The Dream Hoarders: How the American Upper Middle Class Is Leaving Everyone Else in the Dust, Why That Is a Problem, and What to Do About It, by Richard Reeves. I first heard the author interviewed on the On Point NPR podcast, and last summer, I had a chance to read his book. It’s so common for Americans to view the top 1 percent of the wealthiest people in our country as the main problem, but Reeves presents statistics that show that it’s actually the richest 20 percent of American society that is splitting society into the upper middle class and everyone else. The upper middle class – families with professional jobs – see society as merit-based, but they use every tool available to preserve the economic future of their own children, often at the expense of other people’s children. Reeves, who reveals he is a member of the upper middle class, discusses exclusionary zoning, college savings plans and admissions policies, and other local and federal policies that help the upper middle class hoard the American Dream for themselves and their own families.
Factfulness: Ten Reasons We’re Wrong about the World – and Why Things Are Better Than You Think, by Hans Rosling, Ola Rosling, Anna Rosling Rönnlund. I learned that Bill Gates gave away copies of this book to all 2018 college graduates. He said the book describes ten instincts that keep us from seeing the world factfully, and then gives practical advice on how to overcome our biases. The instincts include fear (paying more attention to what scares us), size (being impressed by standalone numbers without comparison and context), and gap (expecting extreme differences, when most people fall somewhere in between). I’m looking forward to reading this book and learning what I can from it, even if I learn that I’m wrong.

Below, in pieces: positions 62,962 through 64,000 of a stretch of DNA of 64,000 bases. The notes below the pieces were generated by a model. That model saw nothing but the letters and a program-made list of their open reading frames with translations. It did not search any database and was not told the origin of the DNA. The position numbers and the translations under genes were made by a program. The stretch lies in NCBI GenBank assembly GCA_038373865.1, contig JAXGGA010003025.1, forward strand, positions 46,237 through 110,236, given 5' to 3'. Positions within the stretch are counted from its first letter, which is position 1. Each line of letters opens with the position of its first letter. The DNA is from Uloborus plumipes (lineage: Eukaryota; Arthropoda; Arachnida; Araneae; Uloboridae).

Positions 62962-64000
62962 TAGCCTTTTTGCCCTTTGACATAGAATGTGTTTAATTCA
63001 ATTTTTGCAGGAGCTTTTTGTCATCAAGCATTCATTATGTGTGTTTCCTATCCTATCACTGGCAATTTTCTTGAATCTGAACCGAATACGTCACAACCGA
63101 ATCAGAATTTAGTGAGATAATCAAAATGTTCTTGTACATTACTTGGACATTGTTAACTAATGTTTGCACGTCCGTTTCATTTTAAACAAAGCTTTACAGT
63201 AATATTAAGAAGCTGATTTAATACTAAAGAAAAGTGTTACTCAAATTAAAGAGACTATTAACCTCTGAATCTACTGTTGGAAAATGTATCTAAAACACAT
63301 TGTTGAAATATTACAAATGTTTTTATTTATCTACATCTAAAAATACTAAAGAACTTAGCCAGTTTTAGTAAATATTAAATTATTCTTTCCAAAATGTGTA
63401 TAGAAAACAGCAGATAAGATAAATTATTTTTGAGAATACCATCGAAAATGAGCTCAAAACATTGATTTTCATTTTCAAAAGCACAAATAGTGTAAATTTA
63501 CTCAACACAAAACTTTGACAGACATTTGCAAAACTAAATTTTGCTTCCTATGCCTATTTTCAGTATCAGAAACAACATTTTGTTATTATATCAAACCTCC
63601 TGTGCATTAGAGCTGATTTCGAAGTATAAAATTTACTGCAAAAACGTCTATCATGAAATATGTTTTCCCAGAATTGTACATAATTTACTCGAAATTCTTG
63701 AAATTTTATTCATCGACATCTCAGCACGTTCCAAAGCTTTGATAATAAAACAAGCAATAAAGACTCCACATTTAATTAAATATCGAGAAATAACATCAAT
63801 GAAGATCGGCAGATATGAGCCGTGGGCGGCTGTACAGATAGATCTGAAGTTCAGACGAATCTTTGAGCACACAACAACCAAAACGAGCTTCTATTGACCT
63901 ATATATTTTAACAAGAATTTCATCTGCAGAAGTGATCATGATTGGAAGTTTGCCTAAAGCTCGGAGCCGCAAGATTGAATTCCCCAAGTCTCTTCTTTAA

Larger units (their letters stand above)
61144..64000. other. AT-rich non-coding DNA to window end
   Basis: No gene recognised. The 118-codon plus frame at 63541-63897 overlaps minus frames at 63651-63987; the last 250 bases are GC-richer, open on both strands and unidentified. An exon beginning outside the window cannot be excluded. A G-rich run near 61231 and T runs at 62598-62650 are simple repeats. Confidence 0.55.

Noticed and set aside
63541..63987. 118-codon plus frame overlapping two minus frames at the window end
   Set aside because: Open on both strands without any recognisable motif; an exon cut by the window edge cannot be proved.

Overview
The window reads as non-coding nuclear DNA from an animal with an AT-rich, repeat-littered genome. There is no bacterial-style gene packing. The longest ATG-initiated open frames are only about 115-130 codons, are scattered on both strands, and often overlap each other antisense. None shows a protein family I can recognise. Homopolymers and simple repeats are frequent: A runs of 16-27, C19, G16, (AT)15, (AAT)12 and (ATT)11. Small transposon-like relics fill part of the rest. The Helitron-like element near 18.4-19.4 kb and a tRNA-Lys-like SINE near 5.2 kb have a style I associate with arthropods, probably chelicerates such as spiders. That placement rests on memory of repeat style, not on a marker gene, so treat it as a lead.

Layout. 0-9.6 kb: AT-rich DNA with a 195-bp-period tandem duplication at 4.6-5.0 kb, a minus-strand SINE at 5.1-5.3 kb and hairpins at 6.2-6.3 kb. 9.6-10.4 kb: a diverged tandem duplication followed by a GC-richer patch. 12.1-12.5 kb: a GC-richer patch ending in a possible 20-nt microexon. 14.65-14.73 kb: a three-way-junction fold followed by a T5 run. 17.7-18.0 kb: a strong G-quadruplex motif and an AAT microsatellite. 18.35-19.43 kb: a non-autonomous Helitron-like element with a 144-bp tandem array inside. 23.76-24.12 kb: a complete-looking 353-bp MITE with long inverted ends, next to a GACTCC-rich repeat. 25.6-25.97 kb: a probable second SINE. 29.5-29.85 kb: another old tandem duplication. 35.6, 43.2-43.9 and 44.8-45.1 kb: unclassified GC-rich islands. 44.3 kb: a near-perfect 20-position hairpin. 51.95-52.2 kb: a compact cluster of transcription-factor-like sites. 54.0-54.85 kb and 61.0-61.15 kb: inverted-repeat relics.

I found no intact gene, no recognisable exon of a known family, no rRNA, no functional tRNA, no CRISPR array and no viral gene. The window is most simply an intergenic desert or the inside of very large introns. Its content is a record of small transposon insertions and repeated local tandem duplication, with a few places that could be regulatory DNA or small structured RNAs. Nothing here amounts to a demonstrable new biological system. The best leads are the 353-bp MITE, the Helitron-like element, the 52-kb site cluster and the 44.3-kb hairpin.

Chief Left Hand, by Margaret Coel. As the price of real estate skyrockets in the Lyons area, do you ever wonder about people who lived on the land before us? Many of us heard of “Chief Niwot’s Curse” when we first came to Boulder County, like I did when I was an intern at the Boulder Daily Camera, visiting from Illinois in 1991. It was rumored he said the beauty of the area causes you to return and never leave (although after reading this book I found there is no evidence he said these words). Many of us do not know any more about Chief Niwot (which means Chief Left Hand, translated to English) and the Southern Arapaho and other native people who lived in the area. I wanted to read this book ever since I heard Boulder libraries had selected it for a community-wide book discussion a few years ago. The book describes rivers including the north and south St. Vrain, and even mentions an area of present day Lyons. Follow the travels of tribes across the landscape now covered by our businesses, highways, and suburban neighborhoods. Gain understanding into the heartbreaking story of how European-American settlers moving west – seeking their own better way of life – affected the land, the animals, and the native people of Colorado. The stories of settlers, military troops, government officials, gold-seekers, and multiple Native American tribes are intertwined.